[ v21 p53 ]
The decision of the Authority follows:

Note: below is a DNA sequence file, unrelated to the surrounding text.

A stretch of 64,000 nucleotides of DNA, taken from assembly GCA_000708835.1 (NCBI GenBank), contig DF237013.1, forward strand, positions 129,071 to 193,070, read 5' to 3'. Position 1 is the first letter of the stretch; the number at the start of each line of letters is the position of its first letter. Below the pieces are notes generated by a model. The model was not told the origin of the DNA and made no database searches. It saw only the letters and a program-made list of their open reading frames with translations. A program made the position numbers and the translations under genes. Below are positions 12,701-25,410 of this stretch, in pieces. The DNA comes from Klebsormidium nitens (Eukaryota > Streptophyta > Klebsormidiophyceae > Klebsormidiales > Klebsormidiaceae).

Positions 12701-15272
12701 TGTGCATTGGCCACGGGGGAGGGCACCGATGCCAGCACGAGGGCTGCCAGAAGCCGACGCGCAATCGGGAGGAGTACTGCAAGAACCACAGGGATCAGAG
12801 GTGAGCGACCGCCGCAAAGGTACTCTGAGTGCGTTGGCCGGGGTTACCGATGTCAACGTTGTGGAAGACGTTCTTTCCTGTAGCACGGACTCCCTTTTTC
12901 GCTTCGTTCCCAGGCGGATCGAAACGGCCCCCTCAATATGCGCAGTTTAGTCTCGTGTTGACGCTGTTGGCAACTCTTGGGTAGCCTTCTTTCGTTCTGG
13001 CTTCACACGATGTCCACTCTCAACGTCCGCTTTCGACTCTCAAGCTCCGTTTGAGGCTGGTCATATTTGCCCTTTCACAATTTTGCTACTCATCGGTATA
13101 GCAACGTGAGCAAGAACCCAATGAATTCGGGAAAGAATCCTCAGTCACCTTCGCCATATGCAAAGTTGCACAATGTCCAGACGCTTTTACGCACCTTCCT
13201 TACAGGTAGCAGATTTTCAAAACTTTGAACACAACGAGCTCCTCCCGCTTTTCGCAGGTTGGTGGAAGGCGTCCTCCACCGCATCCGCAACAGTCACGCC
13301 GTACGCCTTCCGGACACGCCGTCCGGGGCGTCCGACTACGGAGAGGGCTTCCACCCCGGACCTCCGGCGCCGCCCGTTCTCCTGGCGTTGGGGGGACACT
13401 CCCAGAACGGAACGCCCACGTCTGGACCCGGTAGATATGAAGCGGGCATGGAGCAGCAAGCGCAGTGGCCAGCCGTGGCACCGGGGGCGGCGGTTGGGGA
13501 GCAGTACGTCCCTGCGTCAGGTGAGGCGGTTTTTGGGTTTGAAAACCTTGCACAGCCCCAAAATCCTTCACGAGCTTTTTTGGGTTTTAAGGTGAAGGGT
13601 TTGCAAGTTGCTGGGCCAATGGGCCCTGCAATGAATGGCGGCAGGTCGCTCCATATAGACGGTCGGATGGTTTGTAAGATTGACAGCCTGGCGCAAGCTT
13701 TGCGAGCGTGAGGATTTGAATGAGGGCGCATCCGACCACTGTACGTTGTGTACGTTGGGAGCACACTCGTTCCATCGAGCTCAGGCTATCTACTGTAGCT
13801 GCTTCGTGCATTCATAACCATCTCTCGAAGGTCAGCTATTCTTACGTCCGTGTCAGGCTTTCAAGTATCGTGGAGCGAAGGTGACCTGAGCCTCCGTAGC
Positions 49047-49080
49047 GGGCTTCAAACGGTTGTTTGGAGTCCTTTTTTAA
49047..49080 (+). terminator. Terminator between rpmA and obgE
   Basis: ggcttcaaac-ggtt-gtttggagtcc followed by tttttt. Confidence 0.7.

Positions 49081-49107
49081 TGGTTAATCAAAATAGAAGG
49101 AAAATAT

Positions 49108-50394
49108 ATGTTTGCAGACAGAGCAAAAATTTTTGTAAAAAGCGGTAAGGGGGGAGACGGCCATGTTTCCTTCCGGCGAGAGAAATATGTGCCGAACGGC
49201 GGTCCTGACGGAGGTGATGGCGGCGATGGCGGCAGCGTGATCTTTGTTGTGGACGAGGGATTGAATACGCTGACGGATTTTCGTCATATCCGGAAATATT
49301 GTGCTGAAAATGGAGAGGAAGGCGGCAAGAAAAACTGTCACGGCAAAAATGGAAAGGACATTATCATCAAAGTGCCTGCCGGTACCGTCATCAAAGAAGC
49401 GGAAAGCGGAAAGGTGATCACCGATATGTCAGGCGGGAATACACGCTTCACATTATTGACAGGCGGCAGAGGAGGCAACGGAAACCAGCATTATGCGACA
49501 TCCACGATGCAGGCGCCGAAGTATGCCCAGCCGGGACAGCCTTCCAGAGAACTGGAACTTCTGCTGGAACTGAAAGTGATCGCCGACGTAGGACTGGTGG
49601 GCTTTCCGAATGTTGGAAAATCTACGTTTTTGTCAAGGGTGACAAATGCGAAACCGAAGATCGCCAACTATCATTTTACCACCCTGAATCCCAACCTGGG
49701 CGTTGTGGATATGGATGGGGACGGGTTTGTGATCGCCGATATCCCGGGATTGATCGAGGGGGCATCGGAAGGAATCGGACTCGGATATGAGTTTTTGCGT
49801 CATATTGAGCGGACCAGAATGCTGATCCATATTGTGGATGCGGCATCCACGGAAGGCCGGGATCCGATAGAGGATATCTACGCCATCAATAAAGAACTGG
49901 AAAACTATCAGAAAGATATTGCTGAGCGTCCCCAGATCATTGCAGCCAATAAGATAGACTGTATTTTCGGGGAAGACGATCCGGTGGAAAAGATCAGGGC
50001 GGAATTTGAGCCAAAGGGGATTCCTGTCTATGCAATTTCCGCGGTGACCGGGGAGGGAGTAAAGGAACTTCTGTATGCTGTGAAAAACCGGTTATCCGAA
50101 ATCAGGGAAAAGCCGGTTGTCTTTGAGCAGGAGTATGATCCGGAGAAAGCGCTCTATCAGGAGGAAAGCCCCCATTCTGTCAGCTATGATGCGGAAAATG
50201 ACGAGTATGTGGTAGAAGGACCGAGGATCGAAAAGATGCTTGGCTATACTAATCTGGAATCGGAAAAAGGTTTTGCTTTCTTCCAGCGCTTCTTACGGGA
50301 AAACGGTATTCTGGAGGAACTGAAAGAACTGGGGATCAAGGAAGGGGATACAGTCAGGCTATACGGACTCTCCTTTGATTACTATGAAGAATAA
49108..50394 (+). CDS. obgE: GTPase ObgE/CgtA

21 FLRA No. 12 DEPARTMENT OF THE NAVY PORTSMOUTH NAVAL SHIPYARD PORTSMOUTH, NEW HAMPSHIRE Respondent and DENNIS R. LACROIX, An Individual Charging Party Case No. 1-CA-40151 DECISION AND ORDER The Administrative Law Judge issued the attached Decision in the above-entitled proceeding finding that the Respondent had not engaged in the unfair labor practices alleged in the complaint, and recommending that the complaint be dismissed in its entirety. Thereafter, the General Counsel filed exceptions to the Judge's Decision and the Respondent filed an opposition to the General Counsel's exceptions. Pursuant to section 2423.29 of the Authority's Rules and Regulations and section 7118 of the Federal Service Labor-Management Relations Statute (the Statute), the Authority has reviewed the rulings of the Judge made at the hearing and finds that no prejudicial error was committed. The rulings are hereby affirmed. Upon consideration of the Judge's Decision and the entire record, the Authority hereby adopts the Judge's conclusion and recommended Order. In adopting the Judge's conclusion that the complaint should be dismissed herein, the Authority notes particularly that the record evidence does not establish that the employee herein was discriminated against or interfered with because he filed grievances or engaged in other protected activity. More specifically, the Authority finds, as did the Judge, that there was no evidence of union animus on the part of the supervisor herein; that the record evidence did not show any relationship between the grievances filed by the employee herein and his allegedly lowered 1983 performance appraisal rating; and that no correlation was shown between the employee's complaint to his union representative concerning the work assignments given to certain employees and his 1983 performance rating. Accordingly, the Authority concludes that the General counsel has failed to meet the burden of proving that the Respondent unlawfully discriminated against the employee, and the complaint alleging a violating of section 7116(a)(1) and (2) of the Statute shall be dismissed. /1/ ORDER IT IS ORDERED that the complaint in Case No. 1-CA-40151 by, and it hereby is, dismissed. Issued, Washington, D.C., March 13, 1986 (s)--- Jerry L. Calhoun, Chairman (s)--- Henry B. Frazier III, Member FEDERAL LABOR RELATIONS AUTHORITY --------------- FOOTNOTES$ --------------- /1/ In reaching such conclusion, the Authority does not rely on the Judge's suggestion on page 5 of the decision that the subject employee's complaint about the work assignments of certain employees, in the circumstances of this case, was not protected activity or on his statements on pages 5 and 6 regarding a "mixed motive" analysis. -------------------- ALJ$ DECISION FOLLOWS -------------------- DEPARTMENT OF THE NAVY PORTSMOUTH NAVAL SHIPYARD, PORTSMOUTH, NEW HAMPSHIRE Respondent and DENNIS R. LACROIX, An Individual Charging Party Peter F. Dow, Esquire For the General Counsel Richard H. Greenberg, Esquire For the Respondent Before: ELI NASH, Jr. Administrative Law Judge DECISION Statement of the Case Pursuant to a Complaint and Notice of Hearing issued on May 29, 1984 by the Regional Director for the Federal Labor Relations Authority, Boston, Massachusetts Region, a hearing was held before the undersigned on July 24, 1984. This proceeding arose under the Federal Service Labor-Management Relations Statute (herein called the Statute). It resulted from charges originally filed on February 21, 1984 and amended on May 18, 1984 by Dennis R. Lacroix (herein called Mr. Lacroix) against the Department of the Navy, Portsmouth Naval Shipyard, Portsmouth, New Hampshire, (herein called Respondent). The Complaint alleges that the agency violated sections 7116(a)(1) and (2) of the Statute by considering the protected Union activity of Mr. Lacroix in preparing his annual performance appraisal for calendar year 1983 and by preparing and issuing a lowered performance appraisal for calendar year 1983 because of Mr. Lacroix's protected Union activity. Respondent's Answer denied the commission of any unfair labor practices. All parties were represented at the hearing. Each was afforded full opportunity to be heard, adduce evidence, and to examine as well as cross-examine witnesses. Thereafter, briefs were filed with the undersigned which have been duly considered. Upon the entire record herein, from my observation of the witnesses and their demeanor, and from all of the testimony and evidence adduced at the hearing, I make the following findings and conclusions: Findings of Fact On Monday, April 4, 1983 Dennis R. Lacroix was involuntarily transferred to the crew of supervisor James Knowles. /1/ Mr. Knowles, credibly testified that he did not know the reason for Mr. Lacroix's transfer to his crew. In any event, the involuntarily transfer resulted from an unfair labor practice charge being filed alleging discrimination by Mr. Lacroix's previous supervisor. The transfer was subsequently found by the Authority in Department of the Navy, Portsmouth Naval Shipyard Portsmouth, New Hampshire, 17 FLRA No. 107 (1985), to be m violation of the Statute. Mr. Lacroix continued to work under Mr. Knowles' supervision until sometime in March 1984. During 1983, while he worked on the crew supervised by Knowles', Mr. Lacroix was told by both Knowles and General Foreman Joseph Freda that he was doing a good jobs there were no problems with the quantity or quality of his work, and they were both satisfied with his work. These same things were told Mr. Lacroix by his Foreman and General Foreman regarding his performance in 1982, when Ladroix received a "highly satisfactory" overall summary rating. Without question Mr. Lacroix was safety conscious and indeed he voiced a number of complaints and filed several grievances. the grievances concerned environmental differential or Code 27 pay for exposure to asbestos while working aboard ship and a counselling session on or around August 18, 1983. During his period as temporary foreman, Mr. Knowles supervised between ten and twelve individual employees in the time frame in which Lacroix worked under his supervision. Of the ten or twelve employees who Knowles supervised he had the opportunity to evaluate and prepare appraisals on only seven of those employees. The reason he was not allowed to evaluate four of the employees was because of shift transfers prior to evaluations in several instances and at least one employee was an apprentice, who was evaluated under a somewhat different system. Mr. Knowles testified that he would probably have rated three of the four "right in the satisfactory range." A breakdown of the seven he actually supervised shows one outstanding; four highly satisfactory and two satisfactory. The two satisfactory ratings vent to Mr. Lacroix and Mr. Wood. of considerable note is a chart prepared by the General Counsel which shows appraisals for the seven employees evaluated by Mr. Knowles in 1983 and a comparison with the 1982 ratings of each employee: Ratings of Each Employee (CHART OMITTED) This chart shows that Mr. Knowles did not rate most of those employees the same as their 1982 supervisor. In fact when the evaluations are compared there is a wide discrepancy between what previous supervisors and Mr. Knowles felt about many of these employees. One reason for such disparity is probably that new and different standards of evaluation were applied. During mid-August 1983, Mr. Lacroix and Mr. Wood were assigned a high pressure air line job on the 605 boat. According to Mr. Knowles, who at that time was acting as General Foreman, he sent Mr. Lacroix to Building 299 to obtain some fittings needed to connect certain hoses and he sent Mr. Wood to the shop to attempt to get some from the supervisor in the shop. Mr. Knowles testified that some 15-20 minutes went by and that he was called by Mr. Wood and told, "They wouldn't allow us to have any." Later, Mr. Knowles went to Building 299, and asked for the fittings. The tool room tenant gave him two fittings. Mr. Knowles, states that he asked the tool room tenant, "Has anybody been in since suppertime to see you?" And the tool room tenant responded a "Since supper?" And said, "Very seldom do we get asked for these anymore, because we never have them in, we're always out of stock, it seems like." Upon returning to the work area, Mr. Knowles testified that he found Lacroix, Wood and a welder standing around talking. two were counselled concerning this incident and a grievance concerning their counselling was filed by Steward Joseph R. Luvisi on October 7, 1983. The grievance was pursued vigorously by Luvisi through several steps, but its revocation was finally denied on January 20, 1984. The General Counsel points out that Mr. Wood's 1983 appraisal was also lowered. However, to my knowledge there is no allegation that Mr. Wood was discriminated against because of his participation in this incident or because he filed a grievance or participated in protected activity. Interestingly, Luvisi and another steward, Robert Liberty, had nothing but praise for Mr. Knowles' handling of labor relations matters. Luvisi who handled several of Mr. Lacroix's complaints stated, "I've never had any problem at all with Jimmy Knowles. Every time I've talked to him about any kind of concern, whether it be a safety problem or any kind of labor management relations, he's always been very receptive." Mr. Liberty, who was at one time a chief steward also testified that Mr. Knowles relationship with him as steward and chief steward was "very good." Mr. Liberty also testified that while he was phasing out his union activities during the time he worked for Mr. Knowles, he had filed one grievance on behalf of Mr. Lacroix. Voluntarily, Mr. Liberty added that Mr. Knowles was the type supervisor who believed in 8 hours work for 8 hours pay. Aside from the one counselling session mentioned above Mr. Knowles considered Mr. Lacroix's work satisfactory. Mr. Knowles testified in detail concerning his 1983 rating of employees, including Mr. Lacroix. The testimony reveals that Mr. Knowles never looked at any previous ratings; that his comparison with higher rated employees was just a matter of perception; that he took the attitude of attacking the job and doing it, not trying to skirt the issue of the employees into consideration. In sum, he felt that Mr. Lacroix, when working on more complex jobs had time delays and problems which were not outside the realm of satisfactory work, but was in substance clearly not highly satisfactory. On the other hand he felt more comfortable assigning more complex work to other employees. Mr. Knowles' assignments to employees like' Hallam and Hannigan was the subject of complaints. Mr. Knowles no doubt had a great deal of confidence in this duo. With regard to the grievances filed by Mr. Lacroix concerning Code 27 pay the record clearly demonstrates that contrary to the General C0unse1,s view, Mr. Knowles supported those grievances. He not only approved one, but three requests for environmental differential pay for Mr. Lacroix and, in fact the grievances were submitted with his signature. The record shows that grievances were filed on September 26, 1983 and February 1 and 14, 1984. It is noted that at least one and probably two of these grievances were filed after Mr. Lacroix filed after the 1983 appraisal was prepared and presented to Lacroix the latter two grievances. The position that Mr. Knowles took on these grievances was contrary to the ultimate management position that environmental differential pay was not warranted and there is no doubt that he told Luvisi that he had gotten his "ass chewed." Consequently, one of the grievances resulted in arbitration Unquestionably environmental differential pay for asbestos exposure was a controversial area, as the record shows, and it no doubt stimulated much concern as shown by the congressional and outside interests in the matter. Taken in proper context, Mr. Knowles' got his "ass chewed" because he took a position, which was not the management position and not because he had filed for Code 27 pay for Mr. Lacroix. I see no connection between these grievances and Mr. Lacroix's allegedly lowered rating. Finally, I find no correlation between Mr. Lacroix's complaining about Hallam and Hannigan working together and his rating. Notwithstanding the fact that Mr. Lacroix complained long and hard concerning this assignment, so did others. Others who were rated by Mr. Knowles in the highly satisfactory range. Moreover, assignment of employees, as employees, is not within the purview of another employee so Mr. Lacroix's complaints about those assignments are not, in my view, protected activity. Discussion and Conclusions The General Counsel asserts that it made a prima facie showing that Mr. Lacroix had engaged in protected activity and that the protected conduct was a motivating factor in reducing Lacroix's 1983 rating to "satisfactory." Notwithstanding its contention that a prima facie case was made, the General Counsel urges reconsideration of the Authority's application of its established standards in mixed-motive cases. /2/ On the other side of the coin, the Respondent maintains that the rating given Mr. Lacroix had no negative impact on his career opportunities; that notwithstanding a highly satisfactoy rating in the preceding year, Mr. Knowles' evaluation was higher than the evaluation Mr. Lacroix received two years before; /3/ there was no anti-union animus involved; and, finally Mr. Knowles' standards were higher than the supervisor who had rated Mr. Lacroix the previous year. Having established its prima facie case under IRS the burden shifted to the Respondent to establish by a preponderance of the evidence basically, that Mr. Lacroix's appraisal for 1983 would have been the same even in the absence of his protected activity. Respondent presented evidence which clearly met its burden of proof. While it is not clear what adverse impact would result from Mr. Lacroix's receiving only a satisfactory rating, such ratings could, but it is nor shown how in this record, impair Mr. Lacroix' s career. Furthermore, ratings are considered in seniority for reductions-in-force under present regulations and could indeed impact of Mr. Lacroix's federal job retention rights. The above is merely speculation, but show that there may indeed be some impact despite Respondent's position to the contrary. More importantly, however, Mr. Knowles was a new Temporary Foreman rating employees for the first time; Mr. Knowles was rating employees under different criteria than they had been previously rated; Mr. Knowles did not rate most of the employees he evaluated for 1983 the same as their supervisor had the previous rating year; Mr. Knowles gave sufficient legitimate business reasons which satisfy the undersigned that the appraisal, while it might have been based on interpersonal relations, was not motivated by Mr. Lacroix's participation in any protected Union activity. Even more important is the fact that there is no record evidence to establish that Mr. Lacroix was, during the period of time in question, more than a satisfactory employee. In fact, the 1983 appraisal is consistent with the evaluation Mr. Lacroix received two years earlier and runs counter to a finding that Mr. Lacroix was more than a satisfactory employee. Thus, he was rated satisfactory in two of the three rating periods shown on the record. Inasmuch as the record clearly supports a finding that the 1983 evaluation was based on Mr. Knowles' assessment of Mr. Lacroix as a satisfactory employee it is concluded that the appraisal should not be disturbed by finding a violation of section 7116(a)(2) of the Statute. The General Counsel also suggests that Respondent violated section 7116(a) (1) of the Statute by considering the protected activity of Mr. Lacroix in preparing his annual performance appraisal for 1983. Respondent counters that there is a complete lack of anti-union animus. In fact, it argues that there are no statements or conduct which would interfere with or coerce any employees under the Statute. I agree. A review of the record shows that Mr. Knowles, while a Temporary Foreman seemingly had excellent rapport with the Union. It reveals further that he supported Mr. Lacroix rather than opposed him in his quest for Code 27 pay; that he counselled Mr. Lacroix and Mr. Wood s for what appear to be legitimate concerns; and, that his conduct evidenced no animus whatsoever upon which to base a section 7116(a)(1) violation. Moreover, it was not established that Mr. Knowles considered Mr. Lacroixi's protected union activity in preparing the 1983 appraisal. ORDER IT IS HEREBY ORDERED, that the Complaint in Case No. 1-CA-40151 be a and it hereby is, dismissed. (s)--- ELI NASH, JR. Administrative Law Judge Dated: August 12, 1985 Washington, DC --------------- FOOTNOTES$ --------------- /1/ Although Knowles was acting as a Temporary Foreman, he was at the time of the hearing a WG-10 pipefitters having been returned to the bargaining unit after serving a two year period as Temporary Foreman. /2/ See, Internal Revenue Service, Washington, D.C., 6 FLRA No. 23 (1981); See also, Office of Program Operations, Field Operations, Social Security Administration, San Francisco Region, 9 FLRA 73 (1982), American Federation of Government Employees v. Federal Labor Relations Authority, 716 F.2d 47 (1983). The General Counsel does not thoughtlessly suggest such an approach. However, subsequent to the D.C. Circuit decision, the Authority has reiterated its application of the IRS standard to mixed motive cases. There is validity in the General Counsel's overall argument that the Authority in essence, may be unnecessarily denying itself the power to act in future cases where union activities are considered in the selection process but are not determinative and where no independent violations of the Statute are found. Notwithstanding such possible denial, the Authority has clearly adopted Mt. Healthy City School District Board of Education v. Doyle, 529 U.S. 274 (1977) as the test for establishing a section 7116(a)(2) violation under the Statute. Based on my overall findings in this matter it is not necessary, in my opinion, to recommend to the Authority based on the instant record any change in that approach. Accordingly, the General Counsel' s argument is rejected. /3/ Department of the Air Force, Scott Air Force Base, 14 FLRA No. 54 (1984).